Sunday, January 6, 2013

To Be, Then No Longer To Be?

Divorce erases a mom or dad from the family portrait

In a July 2012 article in Christianity Today entitled, “Why Divorce Calls Children’s Existence Into Question,” Andrew Root writes, “Just months before my own wedding, I sat with my mom in the living room of the home I had grown up in, as she explained that divorce was the next exit on the highway of our family's history.

"It had been several weeks since she had told me that her and my father's marriage was in serious trouble. Now, she told me more: They had gotten married way too young, noting that if she could do it all over again, she would have chosen another route for her life...

“I couldn't help feeling a shadow come over me,” he went on. “I looked at our family portrait hanging on the wall... and wondered if I might be disappearing... My parents' impending divorce made me feel thin, as if now that my parents' marriage was disappearing, ...and I too was disappearing.” “I existed only because my mother and father had become one, creating me out of the abundance of their covenant community,” he adds. “Now, standing amid the debris and shock of the collision that ended their marriage, all this felt up for grabs. If I was through their union, who could I be in their division? ... Could I be at all?”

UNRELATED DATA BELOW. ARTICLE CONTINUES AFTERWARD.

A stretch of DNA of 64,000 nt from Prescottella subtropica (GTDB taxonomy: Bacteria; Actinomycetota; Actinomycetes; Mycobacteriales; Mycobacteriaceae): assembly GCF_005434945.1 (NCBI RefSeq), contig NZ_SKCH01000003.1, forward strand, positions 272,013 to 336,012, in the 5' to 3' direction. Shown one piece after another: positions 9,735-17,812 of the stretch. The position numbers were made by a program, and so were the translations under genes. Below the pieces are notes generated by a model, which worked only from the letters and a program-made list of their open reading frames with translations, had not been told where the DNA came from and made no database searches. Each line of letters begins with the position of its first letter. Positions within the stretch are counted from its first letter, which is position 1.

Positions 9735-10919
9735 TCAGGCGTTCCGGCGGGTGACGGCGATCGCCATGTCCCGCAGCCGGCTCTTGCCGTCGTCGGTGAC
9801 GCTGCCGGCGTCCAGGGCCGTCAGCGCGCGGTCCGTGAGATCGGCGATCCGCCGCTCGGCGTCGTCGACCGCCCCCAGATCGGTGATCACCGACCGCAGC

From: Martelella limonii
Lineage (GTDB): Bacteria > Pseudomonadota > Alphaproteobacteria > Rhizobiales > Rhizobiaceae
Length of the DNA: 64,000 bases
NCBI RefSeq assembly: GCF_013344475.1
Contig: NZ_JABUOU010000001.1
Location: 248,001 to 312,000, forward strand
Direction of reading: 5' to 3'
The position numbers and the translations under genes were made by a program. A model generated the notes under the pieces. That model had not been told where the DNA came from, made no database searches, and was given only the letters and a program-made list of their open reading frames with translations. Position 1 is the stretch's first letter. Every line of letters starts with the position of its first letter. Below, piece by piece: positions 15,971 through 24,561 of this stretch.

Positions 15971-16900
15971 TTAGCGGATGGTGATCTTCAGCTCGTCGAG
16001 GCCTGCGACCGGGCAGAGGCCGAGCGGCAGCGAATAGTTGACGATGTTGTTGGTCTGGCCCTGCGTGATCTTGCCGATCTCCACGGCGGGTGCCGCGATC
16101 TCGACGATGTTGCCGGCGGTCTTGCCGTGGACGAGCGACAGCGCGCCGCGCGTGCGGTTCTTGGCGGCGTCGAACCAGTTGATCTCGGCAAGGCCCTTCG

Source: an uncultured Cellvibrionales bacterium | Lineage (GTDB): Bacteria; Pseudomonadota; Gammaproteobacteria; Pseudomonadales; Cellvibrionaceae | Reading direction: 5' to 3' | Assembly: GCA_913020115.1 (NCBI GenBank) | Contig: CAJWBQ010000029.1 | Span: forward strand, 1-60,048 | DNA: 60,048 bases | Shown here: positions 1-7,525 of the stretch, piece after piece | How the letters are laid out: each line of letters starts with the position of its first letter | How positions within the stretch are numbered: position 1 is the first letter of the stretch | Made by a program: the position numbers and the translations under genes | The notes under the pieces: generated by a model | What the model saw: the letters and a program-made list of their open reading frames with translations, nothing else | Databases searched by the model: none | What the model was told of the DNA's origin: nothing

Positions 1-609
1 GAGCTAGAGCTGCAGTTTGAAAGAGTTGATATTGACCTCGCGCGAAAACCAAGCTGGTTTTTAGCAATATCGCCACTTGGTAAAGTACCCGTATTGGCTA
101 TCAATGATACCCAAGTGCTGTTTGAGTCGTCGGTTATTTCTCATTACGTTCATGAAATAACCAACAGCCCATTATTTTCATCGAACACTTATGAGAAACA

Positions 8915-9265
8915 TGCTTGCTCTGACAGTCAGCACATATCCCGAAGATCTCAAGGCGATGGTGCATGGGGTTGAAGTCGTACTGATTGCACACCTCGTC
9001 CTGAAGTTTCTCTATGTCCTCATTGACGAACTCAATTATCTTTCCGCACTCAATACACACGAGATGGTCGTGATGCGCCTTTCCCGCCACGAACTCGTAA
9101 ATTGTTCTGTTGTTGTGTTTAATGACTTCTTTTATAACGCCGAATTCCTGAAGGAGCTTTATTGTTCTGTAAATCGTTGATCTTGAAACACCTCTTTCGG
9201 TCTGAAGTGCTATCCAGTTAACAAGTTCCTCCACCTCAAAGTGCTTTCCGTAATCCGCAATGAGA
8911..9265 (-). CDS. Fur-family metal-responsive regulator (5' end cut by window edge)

Root's point is that divorce not only impacts children emotionally and economically, but ontologically--that is, it affects their very sense of being.

In the article he goes on to say that “every child is meant to be welcomed into the beauty of existence through the embrace of mother and father. Of course, when abuse and extreme neglect fester, the embrace is broken or becomes so contaminated that it wilts the humanity of everyone in it. Here, divorce may be a tragic necessity. But we should remember that such awful realities remain the minority among divorces in the US. Reportedly, about two-thirds of divorces end as low-conflict (i.e., no abuse or neglect) marriages, like that of my own parents.”

Such low conflict divorces, he believes, are especially devastating to the 40% of those under 21 today who are affected by it, in spite of all of the popular psychology today that says divorced and separated children will do just fine as long as they can be assured that none of this was their fault.

But all this ignores the fact that such children are unavoidably divided, Root adds, as in having one room at Mom's and another at Dad's, one schedule at Dad's and another at Mom's. “Their parents may be persuaded that they can undo the union they have created,” he writes, "but their children cannot undo themselves as persons who are inextricably connected with the once bonded pair that gave them birth."

What do you think?

For more of my reflections on divorce see
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